Bank of America expects the Reserve Bank to cut interest rates from July 2024 onwards, cutting a cumulative 75 basis points in 2024 and a further 50 basis points in 2025. This will bring the repo rate to 7% at the end of 2025.
In the bank’s ‘Emerging EMEA: South Africa – election, cuts and budget’ report, senior economist Tatonga Rusike said it is unlikely the Reserve Bank will cut rates as quickly and deeply as the market expects in 2024 and 2025.
While the market anticipates a much steeper cutting cycle, with nearly 100 basis points cut in 2024 beginning in May, there are “domestic setbacks that could constrain earlier and more substantial cuts”.
These include uncertainties regarding the severity of load-shedding in 2024, Transnet’s deteriorating performance, and policy uncertainty surrounding the national elections.
“The bad news is that the cutting cycle is likely to be shallow – a cumulative 125 basis points over two years to 2025 compared with 475 basis points of hikes from November 2021 to May 2023,” Rusike said.
Bank of America expects the Reserve Bank to begin cutting rates in July, with a cumulative 75 basis points cut in 2024 and a further 50 basis points in 2025. This will take the repo rate down to 7%.
Bank of America has slightly changed their expectations for rate cuts from its previous baseline due to expectations that the Federal Reserve in America will cut rates sooner.
“The Fed is likely to cut about 100 basis points in 2024 starting in March. In our view, this earlier move would give the Reserve Bank room to cut 75 basis points in 2024, compared with our previous baseline of 50 basis points.”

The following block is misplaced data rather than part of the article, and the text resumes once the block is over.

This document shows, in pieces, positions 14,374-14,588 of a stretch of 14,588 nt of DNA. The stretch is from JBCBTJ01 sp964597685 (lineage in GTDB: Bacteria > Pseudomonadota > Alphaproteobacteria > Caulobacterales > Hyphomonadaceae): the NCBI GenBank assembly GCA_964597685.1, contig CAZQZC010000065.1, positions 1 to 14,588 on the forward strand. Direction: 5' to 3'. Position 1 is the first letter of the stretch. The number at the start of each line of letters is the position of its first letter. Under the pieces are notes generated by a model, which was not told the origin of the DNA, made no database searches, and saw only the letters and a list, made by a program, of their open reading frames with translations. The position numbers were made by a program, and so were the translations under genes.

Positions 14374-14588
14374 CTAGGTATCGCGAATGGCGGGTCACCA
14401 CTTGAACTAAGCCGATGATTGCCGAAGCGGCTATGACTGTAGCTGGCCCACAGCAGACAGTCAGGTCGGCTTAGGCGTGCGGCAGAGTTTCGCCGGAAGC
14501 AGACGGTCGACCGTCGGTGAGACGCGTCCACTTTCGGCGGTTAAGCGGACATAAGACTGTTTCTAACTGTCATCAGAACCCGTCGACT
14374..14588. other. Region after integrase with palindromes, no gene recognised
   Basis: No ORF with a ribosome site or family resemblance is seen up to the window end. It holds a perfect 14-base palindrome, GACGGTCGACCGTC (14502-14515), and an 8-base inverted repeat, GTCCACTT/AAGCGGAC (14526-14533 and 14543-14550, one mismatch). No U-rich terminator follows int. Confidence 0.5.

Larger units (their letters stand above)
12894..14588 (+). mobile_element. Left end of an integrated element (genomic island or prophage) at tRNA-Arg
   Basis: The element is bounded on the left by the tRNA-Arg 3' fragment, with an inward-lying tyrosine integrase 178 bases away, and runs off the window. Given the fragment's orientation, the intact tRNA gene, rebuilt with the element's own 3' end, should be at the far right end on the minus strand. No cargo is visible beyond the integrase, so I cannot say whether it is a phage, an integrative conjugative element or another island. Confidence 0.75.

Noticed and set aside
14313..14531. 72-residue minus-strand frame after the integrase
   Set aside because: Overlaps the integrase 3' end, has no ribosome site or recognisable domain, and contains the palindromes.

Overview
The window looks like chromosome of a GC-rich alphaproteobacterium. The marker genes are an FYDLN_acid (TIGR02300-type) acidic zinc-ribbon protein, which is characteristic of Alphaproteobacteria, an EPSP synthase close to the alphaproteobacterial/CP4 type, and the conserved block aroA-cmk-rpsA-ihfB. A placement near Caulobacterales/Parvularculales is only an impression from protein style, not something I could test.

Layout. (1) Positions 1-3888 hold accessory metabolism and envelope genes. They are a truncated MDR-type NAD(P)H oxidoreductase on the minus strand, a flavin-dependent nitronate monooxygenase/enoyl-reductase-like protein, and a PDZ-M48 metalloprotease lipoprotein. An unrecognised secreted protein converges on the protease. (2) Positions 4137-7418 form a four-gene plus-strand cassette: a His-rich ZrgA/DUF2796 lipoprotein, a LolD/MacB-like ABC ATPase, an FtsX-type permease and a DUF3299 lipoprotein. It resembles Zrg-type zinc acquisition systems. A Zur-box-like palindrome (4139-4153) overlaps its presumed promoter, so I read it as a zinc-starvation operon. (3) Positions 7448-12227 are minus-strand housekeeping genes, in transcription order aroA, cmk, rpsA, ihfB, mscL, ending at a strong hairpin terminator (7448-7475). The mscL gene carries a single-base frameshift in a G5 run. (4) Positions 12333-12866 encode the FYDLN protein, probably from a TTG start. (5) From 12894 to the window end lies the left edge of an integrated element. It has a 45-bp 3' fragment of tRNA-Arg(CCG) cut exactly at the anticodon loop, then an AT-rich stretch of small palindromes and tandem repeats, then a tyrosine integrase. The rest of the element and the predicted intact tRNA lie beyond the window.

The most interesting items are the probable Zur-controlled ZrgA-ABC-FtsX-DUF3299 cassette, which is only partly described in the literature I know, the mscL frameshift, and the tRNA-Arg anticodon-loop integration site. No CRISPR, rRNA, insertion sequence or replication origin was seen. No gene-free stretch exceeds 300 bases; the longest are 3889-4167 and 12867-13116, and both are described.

Rusike cautioned that this outlook depends on domestic inflation continuing to moderate on lower global oil prices and central banks cutting rates in developed markets.
South Africa’s national elections in 2024 also pose a challenge to the Reserve Bank, with the increased uncertainty likely to ensure it keeps rates higher for longer.
Fixed income portfolio manager at Sanlam James Turp said interest rate cuts are definitely coming in 2024 but not as soon as many think due to the elections.
With next year being an election year, investors will expect volatility in the price of South African assets and the local currency.
In particular, foreign investors will be hesitant to invest without certainty about who will run the country and their economic policies.
This uncertainty will compound the impact of existing structural economic constraints, such as load-shedding and the logistics backlog, on South African assets.
“With the election, I think that stops you from cutting rates too soon. You do not want to give the rand any more volatility by perhaps being ahead of the curve,” Turp said.
Therefore, the Reserve Bank will cut interest rates in 2024 but will likely defer cuts until after the elections.
“The longer interest rates are high, the better for inflation,” Turp said. This is an additional benefit to ensuring the rand remains stable.